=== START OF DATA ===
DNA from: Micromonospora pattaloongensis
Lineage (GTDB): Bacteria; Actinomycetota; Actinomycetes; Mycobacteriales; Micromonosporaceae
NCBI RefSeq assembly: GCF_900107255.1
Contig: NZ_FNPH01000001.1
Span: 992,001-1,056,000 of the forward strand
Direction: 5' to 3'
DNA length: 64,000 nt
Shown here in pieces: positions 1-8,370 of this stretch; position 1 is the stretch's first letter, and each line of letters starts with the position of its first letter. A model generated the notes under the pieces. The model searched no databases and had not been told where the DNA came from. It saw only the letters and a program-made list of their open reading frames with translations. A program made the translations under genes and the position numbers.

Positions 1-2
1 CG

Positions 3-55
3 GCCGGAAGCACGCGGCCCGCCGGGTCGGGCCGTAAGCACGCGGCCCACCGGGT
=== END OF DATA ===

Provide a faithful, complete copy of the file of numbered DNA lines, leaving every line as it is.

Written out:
DNA from: Micromonospora pattaloongensis
Lineage (GTDB): Bacteria; Actinomycetota; Actinomycetes; Mycobacteriales; Micromonosporaceae
NCBI RefSeq assembly: GCF_900107255.1
Contig: NZ_FNPH01000001.1
Span: 992,001-1,056,000 of the forward strand
Direction: 5' to 3'
DNA length: 64,000 nt
Shown here in pieces: positions 1-8,370 of this stretch; position 1 is the stretch's first letter, and each line of letters starts with the position of its first letter. A model generated the notes under the pieces. The model searched no databases and had not been told where the DNA came from. It saw only the letters and a program-made list of their open reading frames with translations. A program made the translations under genes and the position numbers.

Positions 1-2
1 CG

Positions 3-55
3 GCCGGAAGCACGCGGCCCGCCGGGTCGGGCCGTAAGCACGCGGCCCACCGGGT